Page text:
I tried my darndest this week to create a little makeshift logo that would communicate my commitment (and hopefully yours) to not being a consumer. But, since I don't have the graphics program to make such an object, I'll just have to describe it to you. I envisioned a "no" sign with the words "CONSUMER MENTALITY" in the middle of it. Then, perhaps above or below the sign I was going to place these words, "I WILL NOT TREAT JESUS'S CHURCH LIKE A GOOD OR SERVICE."
The reason I chose this topic for this particular week is because I heard "it" once again. What's "it"? Yet again, I overheard someone state their disappointment in their church because they didn't offer a particular service. Oh Lord, I thought to myself as my heart broke once again, When will it end?
If you're part of some type of organic church expression, then you know organic church folks aren't immune to the consumer bug either; after all, consumerism is no respecter of persons. If your world view is that of a consumer, then that world view will inevitably bleed into every part of your life, including whatever it is you do "organically." For some, you're
wondering about the kids. Are the children really getting what they need at house church? For others, it's the Bible question. Wouldn't we all grow so much more if we had an experienced Bible teacher around? Are these good questions? Maybe. But I'll tell you this; most of the time these questions are accompanied by a consumer mentality. Instead of being patient and looking for ways to fix whatever the perceived problem is, many start looking for a way out.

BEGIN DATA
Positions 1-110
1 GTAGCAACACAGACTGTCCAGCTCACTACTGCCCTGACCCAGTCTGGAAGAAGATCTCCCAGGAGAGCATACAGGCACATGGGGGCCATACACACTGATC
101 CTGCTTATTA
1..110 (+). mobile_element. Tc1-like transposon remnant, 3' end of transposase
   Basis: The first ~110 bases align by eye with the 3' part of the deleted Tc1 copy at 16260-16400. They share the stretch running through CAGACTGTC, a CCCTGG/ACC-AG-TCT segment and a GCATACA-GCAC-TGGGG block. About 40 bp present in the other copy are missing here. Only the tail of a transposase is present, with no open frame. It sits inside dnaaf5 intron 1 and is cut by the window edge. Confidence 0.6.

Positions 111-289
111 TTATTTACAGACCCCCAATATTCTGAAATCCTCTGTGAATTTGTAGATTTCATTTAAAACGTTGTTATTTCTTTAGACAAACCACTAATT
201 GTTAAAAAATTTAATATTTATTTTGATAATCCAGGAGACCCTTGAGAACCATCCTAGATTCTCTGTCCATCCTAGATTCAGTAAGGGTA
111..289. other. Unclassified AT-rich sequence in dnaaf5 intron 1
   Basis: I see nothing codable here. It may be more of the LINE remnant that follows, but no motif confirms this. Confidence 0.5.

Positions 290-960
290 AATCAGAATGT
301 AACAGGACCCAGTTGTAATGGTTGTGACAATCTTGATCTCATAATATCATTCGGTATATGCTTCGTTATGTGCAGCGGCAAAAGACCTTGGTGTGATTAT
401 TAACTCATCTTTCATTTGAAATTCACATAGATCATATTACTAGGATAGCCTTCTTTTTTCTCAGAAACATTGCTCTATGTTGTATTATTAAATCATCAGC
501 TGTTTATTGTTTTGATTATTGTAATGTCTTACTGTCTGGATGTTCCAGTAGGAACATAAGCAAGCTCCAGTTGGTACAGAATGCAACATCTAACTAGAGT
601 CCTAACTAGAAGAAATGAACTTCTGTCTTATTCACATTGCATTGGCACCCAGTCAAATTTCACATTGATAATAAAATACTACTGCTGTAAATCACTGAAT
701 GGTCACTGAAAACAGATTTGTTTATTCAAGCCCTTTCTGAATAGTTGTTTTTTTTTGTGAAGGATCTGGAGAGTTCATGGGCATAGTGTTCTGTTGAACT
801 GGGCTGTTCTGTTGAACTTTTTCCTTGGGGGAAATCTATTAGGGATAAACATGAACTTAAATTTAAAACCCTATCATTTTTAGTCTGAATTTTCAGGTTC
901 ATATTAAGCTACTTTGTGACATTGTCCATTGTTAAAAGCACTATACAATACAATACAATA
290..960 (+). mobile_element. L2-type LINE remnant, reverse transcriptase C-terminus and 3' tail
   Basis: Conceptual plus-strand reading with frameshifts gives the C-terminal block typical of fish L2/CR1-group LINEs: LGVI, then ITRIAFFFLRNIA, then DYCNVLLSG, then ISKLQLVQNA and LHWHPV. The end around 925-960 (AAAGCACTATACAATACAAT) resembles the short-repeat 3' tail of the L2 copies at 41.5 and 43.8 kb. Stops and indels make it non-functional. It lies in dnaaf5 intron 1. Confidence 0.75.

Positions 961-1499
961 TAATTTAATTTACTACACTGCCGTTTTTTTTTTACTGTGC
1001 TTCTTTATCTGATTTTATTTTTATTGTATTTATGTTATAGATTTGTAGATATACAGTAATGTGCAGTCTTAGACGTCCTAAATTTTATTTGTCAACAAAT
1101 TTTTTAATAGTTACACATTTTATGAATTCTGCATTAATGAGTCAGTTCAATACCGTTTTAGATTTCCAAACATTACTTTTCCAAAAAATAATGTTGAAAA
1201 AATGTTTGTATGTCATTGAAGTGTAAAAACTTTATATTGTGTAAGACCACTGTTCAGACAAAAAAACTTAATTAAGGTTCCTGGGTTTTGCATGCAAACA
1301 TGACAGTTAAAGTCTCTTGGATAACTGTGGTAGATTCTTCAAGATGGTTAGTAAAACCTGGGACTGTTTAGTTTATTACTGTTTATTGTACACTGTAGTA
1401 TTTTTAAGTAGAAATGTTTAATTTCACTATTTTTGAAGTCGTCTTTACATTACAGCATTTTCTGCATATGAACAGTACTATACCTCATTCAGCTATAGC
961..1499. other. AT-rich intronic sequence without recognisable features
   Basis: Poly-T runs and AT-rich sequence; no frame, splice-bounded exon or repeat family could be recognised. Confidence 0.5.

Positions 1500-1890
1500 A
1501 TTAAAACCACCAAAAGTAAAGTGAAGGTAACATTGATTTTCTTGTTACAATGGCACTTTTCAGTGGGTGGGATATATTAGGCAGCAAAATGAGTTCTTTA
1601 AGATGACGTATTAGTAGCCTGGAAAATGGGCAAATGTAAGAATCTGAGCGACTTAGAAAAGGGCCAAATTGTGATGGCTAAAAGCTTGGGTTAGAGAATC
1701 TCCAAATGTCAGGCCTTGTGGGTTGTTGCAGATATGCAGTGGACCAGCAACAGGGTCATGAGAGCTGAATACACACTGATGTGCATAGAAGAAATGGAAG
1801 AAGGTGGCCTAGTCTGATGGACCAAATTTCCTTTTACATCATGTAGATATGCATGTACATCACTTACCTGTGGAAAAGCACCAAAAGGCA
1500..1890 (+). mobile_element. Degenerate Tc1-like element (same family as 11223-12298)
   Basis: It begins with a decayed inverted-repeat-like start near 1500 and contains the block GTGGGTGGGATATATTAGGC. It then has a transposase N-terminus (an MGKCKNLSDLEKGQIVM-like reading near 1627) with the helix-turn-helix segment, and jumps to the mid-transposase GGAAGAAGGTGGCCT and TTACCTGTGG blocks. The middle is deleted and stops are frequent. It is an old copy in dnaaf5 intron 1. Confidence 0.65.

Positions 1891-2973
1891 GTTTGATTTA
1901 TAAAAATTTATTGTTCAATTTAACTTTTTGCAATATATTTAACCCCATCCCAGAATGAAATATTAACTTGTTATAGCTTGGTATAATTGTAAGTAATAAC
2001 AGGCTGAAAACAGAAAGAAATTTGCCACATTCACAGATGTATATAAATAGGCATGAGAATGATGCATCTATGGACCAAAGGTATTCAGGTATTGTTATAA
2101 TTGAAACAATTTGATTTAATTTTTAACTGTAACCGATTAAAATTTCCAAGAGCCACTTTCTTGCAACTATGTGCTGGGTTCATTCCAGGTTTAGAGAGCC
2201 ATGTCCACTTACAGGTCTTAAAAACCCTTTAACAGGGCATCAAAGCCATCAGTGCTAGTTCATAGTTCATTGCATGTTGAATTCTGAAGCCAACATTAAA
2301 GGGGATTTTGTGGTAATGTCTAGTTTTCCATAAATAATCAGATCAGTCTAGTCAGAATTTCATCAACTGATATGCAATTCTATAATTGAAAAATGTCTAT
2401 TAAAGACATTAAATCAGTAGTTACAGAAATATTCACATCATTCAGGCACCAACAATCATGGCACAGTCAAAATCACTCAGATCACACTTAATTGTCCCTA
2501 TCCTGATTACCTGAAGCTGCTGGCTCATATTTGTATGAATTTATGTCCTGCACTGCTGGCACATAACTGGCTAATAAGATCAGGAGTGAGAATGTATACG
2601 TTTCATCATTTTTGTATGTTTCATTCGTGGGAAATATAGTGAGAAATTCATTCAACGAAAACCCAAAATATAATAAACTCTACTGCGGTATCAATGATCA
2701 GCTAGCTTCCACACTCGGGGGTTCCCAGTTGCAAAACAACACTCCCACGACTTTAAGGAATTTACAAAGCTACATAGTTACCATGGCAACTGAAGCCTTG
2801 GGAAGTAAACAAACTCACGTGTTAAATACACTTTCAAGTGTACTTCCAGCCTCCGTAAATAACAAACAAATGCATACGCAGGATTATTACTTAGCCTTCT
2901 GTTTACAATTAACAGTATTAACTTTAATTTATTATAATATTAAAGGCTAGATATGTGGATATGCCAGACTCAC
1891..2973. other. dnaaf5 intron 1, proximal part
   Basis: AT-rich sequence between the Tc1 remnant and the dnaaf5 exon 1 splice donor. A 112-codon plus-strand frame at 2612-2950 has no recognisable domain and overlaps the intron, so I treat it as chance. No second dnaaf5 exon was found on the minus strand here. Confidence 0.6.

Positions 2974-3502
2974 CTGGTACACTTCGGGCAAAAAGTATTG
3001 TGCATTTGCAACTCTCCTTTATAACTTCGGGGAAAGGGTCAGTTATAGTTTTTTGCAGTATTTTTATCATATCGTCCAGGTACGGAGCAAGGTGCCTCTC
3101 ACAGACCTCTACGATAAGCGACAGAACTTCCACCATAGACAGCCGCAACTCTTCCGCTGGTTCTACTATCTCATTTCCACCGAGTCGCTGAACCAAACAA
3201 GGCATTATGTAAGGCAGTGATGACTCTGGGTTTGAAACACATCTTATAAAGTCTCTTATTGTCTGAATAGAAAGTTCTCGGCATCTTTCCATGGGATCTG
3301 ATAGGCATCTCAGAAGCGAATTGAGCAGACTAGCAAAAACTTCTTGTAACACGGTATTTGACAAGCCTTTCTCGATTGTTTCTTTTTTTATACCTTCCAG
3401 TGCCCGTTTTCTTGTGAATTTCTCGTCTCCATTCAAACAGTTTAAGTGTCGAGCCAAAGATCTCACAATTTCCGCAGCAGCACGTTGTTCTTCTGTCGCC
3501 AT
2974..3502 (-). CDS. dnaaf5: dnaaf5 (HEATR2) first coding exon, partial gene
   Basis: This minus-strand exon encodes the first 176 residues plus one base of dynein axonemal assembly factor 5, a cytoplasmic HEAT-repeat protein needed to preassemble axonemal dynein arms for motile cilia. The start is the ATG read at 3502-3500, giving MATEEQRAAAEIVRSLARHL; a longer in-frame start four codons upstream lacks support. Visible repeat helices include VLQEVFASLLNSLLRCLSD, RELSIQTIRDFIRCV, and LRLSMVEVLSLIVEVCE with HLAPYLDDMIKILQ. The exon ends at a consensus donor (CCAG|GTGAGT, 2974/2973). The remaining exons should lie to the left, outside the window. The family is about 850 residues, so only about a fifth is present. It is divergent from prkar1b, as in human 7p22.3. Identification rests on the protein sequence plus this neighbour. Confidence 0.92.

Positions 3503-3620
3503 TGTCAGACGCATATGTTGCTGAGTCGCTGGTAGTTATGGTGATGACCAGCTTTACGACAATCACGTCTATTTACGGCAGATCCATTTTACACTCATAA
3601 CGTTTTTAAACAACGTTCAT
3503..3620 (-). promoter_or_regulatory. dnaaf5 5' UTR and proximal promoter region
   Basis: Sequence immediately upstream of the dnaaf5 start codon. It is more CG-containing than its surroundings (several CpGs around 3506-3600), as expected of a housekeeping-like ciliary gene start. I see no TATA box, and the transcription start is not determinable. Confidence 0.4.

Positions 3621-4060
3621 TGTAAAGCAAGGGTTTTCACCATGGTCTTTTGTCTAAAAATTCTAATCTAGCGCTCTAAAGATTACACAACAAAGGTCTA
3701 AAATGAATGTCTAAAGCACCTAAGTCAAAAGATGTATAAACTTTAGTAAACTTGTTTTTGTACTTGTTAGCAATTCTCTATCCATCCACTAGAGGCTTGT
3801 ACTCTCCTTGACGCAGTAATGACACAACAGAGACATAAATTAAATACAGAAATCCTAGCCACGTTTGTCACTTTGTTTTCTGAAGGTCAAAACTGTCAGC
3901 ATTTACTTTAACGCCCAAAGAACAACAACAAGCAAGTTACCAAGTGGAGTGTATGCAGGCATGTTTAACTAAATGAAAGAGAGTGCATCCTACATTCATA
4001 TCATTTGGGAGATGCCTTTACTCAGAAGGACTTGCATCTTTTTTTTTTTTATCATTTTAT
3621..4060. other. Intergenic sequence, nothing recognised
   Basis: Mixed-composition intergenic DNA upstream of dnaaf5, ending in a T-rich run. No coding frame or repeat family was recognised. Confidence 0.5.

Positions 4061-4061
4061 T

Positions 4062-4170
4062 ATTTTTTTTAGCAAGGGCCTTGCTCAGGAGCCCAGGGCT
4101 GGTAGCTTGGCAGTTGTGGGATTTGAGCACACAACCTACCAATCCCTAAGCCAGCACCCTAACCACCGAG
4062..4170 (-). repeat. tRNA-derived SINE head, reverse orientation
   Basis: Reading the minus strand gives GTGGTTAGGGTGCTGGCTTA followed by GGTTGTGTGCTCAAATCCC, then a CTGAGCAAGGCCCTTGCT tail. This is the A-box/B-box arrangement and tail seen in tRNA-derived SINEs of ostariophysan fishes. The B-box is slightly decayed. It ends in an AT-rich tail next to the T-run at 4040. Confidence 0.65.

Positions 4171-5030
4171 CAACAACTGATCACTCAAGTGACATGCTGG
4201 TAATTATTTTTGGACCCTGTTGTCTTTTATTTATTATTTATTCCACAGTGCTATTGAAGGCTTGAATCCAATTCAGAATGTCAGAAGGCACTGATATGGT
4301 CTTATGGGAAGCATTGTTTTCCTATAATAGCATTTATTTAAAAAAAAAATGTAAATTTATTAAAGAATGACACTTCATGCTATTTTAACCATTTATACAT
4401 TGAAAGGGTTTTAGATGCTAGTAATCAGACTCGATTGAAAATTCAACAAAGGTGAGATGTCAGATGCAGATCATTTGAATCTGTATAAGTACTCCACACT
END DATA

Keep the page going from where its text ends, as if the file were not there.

Well, I for one, refuse to be a consumer. If something's not working, the first place I'm going to look is in the mirror. How can I raise my boys in the Lord better? How can I get more out of the Word? But it doesn't stop there. As one committed to a non-consumer life, I must help others with their children, with their understanding of the Bible (without enabling them).
And remember, any attempt to compartmentalize is futile. If we actually think we can live the non-consumer life when with other believers while regularly consuming what the world has to offer, then we're mistaken. Remember, the Christian life is all-consuming; the old has gone, the new has come! (2 Cor 5:17)
While I may or may not get the logo I want (so I can ask you all to spread the word on your websites), I can ask that we all be committed to not being consumers. Jesus told his disciples, "...the Son of Man did not come to be served , but to serve..." (a service that required his death, Mt 20:28). He also told them, "A student is not above his teacher, nor a servant above his master" (Mt 10:24). Here's my guess. Never once did Jesus consume church services, his disciples, or the next conference. Instead, Jesus always offered himself for consumption (Jn 6:54). Should we not do the same?